Date of Award

Spring 2012

Document Type


Degree Name

Doctor of Philosophy (PhD)


Communication Disorders & Special Education


Special Education

Committee Director

Anastasia M. Raymer

Committee Member

Ivan Ash

Committee Member

Silvana M. Watson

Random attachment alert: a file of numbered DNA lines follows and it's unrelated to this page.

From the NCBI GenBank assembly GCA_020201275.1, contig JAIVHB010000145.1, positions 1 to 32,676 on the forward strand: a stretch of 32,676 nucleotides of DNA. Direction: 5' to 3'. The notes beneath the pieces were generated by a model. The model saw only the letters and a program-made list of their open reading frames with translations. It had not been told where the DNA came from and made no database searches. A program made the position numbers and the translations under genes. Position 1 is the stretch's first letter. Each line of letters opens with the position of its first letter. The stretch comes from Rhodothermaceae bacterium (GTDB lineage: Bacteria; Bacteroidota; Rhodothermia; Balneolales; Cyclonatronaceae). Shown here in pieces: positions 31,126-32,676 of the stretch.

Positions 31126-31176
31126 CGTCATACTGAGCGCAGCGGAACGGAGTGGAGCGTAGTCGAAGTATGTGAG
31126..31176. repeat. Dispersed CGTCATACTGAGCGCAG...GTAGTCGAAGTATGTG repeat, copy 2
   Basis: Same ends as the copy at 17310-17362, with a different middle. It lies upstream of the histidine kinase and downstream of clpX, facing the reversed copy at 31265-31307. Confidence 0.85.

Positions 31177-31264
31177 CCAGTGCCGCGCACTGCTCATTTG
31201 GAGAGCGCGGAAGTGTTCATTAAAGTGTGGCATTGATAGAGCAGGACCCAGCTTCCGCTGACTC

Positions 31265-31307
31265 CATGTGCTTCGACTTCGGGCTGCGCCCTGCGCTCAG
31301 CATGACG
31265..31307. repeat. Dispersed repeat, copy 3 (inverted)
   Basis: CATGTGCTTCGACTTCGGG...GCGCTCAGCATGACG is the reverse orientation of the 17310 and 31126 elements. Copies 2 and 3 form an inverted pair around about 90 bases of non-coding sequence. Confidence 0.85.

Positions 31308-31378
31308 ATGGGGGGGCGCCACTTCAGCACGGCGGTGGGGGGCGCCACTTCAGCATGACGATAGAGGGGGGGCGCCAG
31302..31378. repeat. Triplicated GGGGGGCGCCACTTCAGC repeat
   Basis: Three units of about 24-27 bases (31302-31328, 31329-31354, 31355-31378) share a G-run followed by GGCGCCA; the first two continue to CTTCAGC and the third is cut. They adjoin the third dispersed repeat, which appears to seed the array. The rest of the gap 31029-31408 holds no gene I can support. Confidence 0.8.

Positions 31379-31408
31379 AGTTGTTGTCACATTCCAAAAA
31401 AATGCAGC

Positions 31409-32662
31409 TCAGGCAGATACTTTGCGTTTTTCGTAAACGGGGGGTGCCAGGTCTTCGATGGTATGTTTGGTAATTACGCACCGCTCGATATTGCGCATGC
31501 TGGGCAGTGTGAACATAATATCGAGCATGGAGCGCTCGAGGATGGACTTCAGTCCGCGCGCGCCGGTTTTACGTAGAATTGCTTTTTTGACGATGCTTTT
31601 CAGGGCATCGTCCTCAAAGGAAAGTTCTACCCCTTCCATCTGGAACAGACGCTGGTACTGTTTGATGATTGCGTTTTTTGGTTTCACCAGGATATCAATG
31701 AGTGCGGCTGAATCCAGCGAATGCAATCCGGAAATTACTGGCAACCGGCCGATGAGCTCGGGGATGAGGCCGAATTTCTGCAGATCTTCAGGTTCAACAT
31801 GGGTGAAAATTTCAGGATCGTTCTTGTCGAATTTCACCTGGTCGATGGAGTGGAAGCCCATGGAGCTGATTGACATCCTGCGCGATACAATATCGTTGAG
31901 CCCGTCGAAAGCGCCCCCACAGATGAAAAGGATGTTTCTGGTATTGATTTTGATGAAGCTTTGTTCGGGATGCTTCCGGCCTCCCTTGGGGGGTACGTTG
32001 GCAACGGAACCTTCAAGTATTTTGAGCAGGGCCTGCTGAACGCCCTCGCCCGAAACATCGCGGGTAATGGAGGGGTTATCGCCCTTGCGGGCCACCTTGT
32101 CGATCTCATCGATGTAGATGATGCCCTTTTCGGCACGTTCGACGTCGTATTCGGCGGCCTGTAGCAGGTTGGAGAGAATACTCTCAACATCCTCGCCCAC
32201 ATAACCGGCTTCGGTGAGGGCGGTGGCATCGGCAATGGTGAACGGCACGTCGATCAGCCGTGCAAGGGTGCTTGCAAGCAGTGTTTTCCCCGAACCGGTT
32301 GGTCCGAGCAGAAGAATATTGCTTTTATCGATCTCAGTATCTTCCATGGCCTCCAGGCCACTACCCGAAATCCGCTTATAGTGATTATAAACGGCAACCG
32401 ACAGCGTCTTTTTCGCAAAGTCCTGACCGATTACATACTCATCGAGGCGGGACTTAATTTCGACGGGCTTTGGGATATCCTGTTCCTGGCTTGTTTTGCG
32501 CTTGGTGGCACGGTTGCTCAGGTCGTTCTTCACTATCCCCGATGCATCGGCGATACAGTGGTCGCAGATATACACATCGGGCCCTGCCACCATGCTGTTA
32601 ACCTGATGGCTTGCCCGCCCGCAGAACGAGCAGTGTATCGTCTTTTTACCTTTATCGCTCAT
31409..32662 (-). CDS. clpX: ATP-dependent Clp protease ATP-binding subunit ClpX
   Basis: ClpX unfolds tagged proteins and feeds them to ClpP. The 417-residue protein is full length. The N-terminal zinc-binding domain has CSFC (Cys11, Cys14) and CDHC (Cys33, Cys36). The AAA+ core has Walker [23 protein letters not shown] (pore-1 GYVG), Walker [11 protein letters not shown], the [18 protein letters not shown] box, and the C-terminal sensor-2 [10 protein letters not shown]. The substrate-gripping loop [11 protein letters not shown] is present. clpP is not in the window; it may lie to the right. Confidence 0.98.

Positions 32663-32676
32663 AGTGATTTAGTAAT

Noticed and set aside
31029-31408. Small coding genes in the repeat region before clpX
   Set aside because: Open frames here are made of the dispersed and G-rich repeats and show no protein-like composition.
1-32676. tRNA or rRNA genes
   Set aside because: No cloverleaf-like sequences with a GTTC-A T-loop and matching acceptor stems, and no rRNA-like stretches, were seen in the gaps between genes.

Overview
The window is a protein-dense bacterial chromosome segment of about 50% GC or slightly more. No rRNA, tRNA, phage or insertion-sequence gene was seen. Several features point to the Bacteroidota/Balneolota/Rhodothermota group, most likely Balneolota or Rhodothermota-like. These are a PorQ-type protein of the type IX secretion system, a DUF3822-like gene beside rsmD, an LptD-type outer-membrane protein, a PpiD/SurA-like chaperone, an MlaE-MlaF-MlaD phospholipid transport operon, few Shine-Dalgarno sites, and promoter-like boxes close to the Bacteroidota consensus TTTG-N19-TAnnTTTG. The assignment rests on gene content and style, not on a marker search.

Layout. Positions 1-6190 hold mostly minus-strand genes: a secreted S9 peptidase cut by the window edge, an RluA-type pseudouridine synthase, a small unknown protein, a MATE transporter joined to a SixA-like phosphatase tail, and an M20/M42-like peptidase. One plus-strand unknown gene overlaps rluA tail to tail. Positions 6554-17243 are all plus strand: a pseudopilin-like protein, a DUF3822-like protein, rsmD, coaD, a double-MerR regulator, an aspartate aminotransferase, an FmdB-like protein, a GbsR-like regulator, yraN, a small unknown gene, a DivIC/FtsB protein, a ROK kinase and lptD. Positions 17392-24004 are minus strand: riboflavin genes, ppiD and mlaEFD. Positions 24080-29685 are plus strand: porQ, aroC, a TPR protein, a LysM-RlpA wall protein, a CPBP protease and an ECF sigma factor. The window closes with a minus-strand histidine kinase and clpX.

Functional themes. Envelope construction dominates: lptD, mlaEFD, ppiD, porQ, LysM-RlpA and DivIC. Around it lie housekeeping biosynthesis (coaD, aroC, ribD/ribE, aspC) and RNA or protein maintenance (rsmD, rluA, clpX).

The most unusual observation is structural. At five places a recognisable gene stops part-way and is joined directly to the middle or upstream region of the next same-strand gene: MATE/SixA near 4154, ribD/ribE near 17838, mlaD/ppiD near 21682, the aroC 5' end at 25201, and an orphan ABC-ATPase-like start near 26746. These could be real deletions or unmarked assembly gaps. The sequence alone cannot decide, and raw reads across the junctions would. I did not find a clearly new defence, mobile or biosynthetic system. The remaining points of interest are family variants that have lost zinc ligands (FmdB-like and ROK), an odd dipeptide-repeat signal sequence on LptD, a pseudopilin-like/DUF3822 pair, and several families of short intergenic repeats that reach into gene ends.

Auditory processing of speech is influenced by internal (i.e., attention, working memory) and external factors (i.e., background noise, visual information). This study examined the interplay among these factors in individuals with and without ADHD. All participants completed a listening in noise task, two working memory capacity tasks, and two short-term memory tasks. The listening in noise task had both an auditory and an audiovisual condition. Participants included 38 young adults between the ages of 18-35 without ADHD and 25 young adults between the ages of 18-35 with ADHD. Results indicated that diagnosis, modality, and signal-to-noise ratio all have a main effect on a person's ability to process speech in noise. In addition, the interaction between the diagnosis of ADHD, the presence of visual cues, and the level of noise had an effect on a person's ability to process speech in noise. In fact, young adults with ADHD benefit less from visual information during noise than young adults without ADHD, an effect influenced by working memory abilities. These speech processing results are discussed in relation to theoretical models of stochastic resonance and working memory capacity. Implications for speech-language pathologists and educators are also discussed.